Pop-up Japanese lessons with the Farmhouse’s Kenneth Booth and his Dojo Kenichi
Don’t ask if you can still purchase a ticket to the first dinner of chef Kenneth E. Booth’s pop-up project. The 10-course meal sold out almost as soon as he announced it on the Dojo Kenichi Facebook page.
Space, you see, was very limited.
“There are only eight seats for the first dinner,” Booth says.
The term dojo kenichi translates roughly as “the house of learning for the wise one.” It’s an apt name for a venture by an accomplished kitchen hand who’s ready to add to his knowledge. Booth, who started his local culinary career at the Farmhouse six years ago, quickly moved up from grill cook to chef de cuisine, and he recently stepped down from that full-time position to take a part-time role as the restaurant’s butcher and prep cook.
“I had talked to the owner of the Farmhouse, Michael Foust, in July, about going part time,” he tells me. “If I’m going to focus on opening my own restaurant, I wasn’t going to be able to put in the time that the chef de cuisine position requires. This gives me more time to create the kind of restaurant that I want.”
Dojo Kenichi, for instance.
Booth has been a fan of Japanese cooking and culture since he was a child, when his father, an officer in the U.S. Marines, was stationed in Okinawa. “We were invited to the home of my father’s friend for a traditional family dinner,” Booth says. That led to the boy’s first taste of sushi. “That night is still one of my fondest memories.”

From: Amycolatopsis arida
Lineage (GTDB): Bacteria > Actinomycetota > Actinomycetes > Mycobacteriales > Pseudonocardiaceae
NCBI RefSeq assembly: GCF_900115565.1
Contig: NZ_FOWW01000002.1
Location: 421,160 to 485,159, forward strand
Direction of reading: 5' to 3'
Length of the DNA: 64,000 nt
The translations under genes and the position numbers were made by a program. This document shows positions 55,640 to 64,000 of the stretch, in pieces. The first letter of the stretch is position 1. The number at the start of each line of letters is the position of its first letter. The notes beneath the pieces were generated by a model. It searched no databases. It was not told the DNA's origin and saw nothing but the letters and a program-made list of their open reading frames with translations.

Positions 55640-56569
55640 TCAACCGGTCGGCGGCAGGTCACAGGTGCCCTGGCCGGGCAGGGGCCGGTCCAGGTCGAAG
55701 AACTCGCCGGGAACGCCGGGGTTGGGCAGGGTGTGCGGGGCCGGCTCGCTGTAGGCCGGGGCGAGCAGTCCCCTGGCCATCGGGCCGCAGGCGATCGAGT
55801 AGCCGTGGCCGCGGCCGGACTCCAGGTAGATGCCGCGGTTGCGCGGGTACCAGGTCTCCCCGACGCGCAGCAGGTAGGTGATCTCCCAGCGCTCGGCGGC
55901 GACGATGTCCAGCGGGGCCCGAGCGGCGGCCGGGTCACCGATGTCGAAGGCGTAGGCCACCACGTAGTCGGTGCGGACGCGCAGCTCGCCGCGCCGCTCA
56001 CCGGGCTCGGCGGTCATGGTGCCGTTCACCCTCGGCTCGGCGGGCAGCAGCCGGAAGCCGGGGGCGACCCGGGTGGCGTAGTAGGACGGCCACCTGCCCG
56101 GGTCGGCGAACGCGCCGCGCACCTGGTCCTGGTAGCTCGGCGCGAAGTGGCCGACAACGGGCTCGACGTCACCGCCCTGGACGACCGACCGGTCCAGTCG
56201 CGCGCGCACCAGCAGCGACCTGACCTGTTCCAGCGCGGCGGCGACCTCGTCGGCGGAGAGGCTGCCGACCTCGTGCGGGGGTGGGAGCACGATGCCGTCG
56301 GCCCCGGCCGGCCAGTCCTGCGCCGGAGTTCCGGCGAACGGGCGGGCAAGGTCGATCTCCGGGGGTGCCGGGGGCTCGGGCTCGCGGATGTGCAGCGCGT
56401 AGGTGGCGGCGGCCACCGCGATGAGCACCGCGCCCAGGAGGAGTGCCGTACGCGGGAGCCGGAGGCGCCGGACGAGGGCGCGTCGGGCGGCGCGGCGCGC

Inspired by that formative experience, Booth wants Dojo Kenichi to feel like a memorable dinner in a private home. His first pop-up was priced at a memorable $108 a person, and those seats went fast.
Despite the Dojo Kenechi name, Booth says his pop-ups won’t focus exclusively on Japanese cuisine. “My background is in both Japanese and French cooking,” he says. “I want to use both those influences as well as the ability to use the bounty of produce and meats from the Midwest.”
The second Dojo Kinechi is tentatively scheduled for October. As with the first, its location won’t be announced at first. “I’m keeping it a mystery as I get my name out there,” Booth says. “I’m going to focus on the pop-up restaurants for the next six to eight months as a way of getting my name and my ideas out there. I’m thinking of offering carryout Bento-box lunches next year, too.”
Eventually, he adds, he’ll lease a restaurant space. His ideal location, he says, would be in Columbus Park “or another up-and-coming neighborhood.” He hasn’t decided whether to join the recent ranks of crowdfunding ventures. “I’m thinking about it as a way of funding renovation or repairs for the space that I eventually lease,” he says. “But my business plan is very simple.”
The space, too, sounds simple: a reservation-only venue with just one table.
“It’s all about the spirit of community,” Booth says. “I want to open the restaurant in a true community and make dining with me a community experience. This is a big leap of faith for me. I am not going to disappoint people.”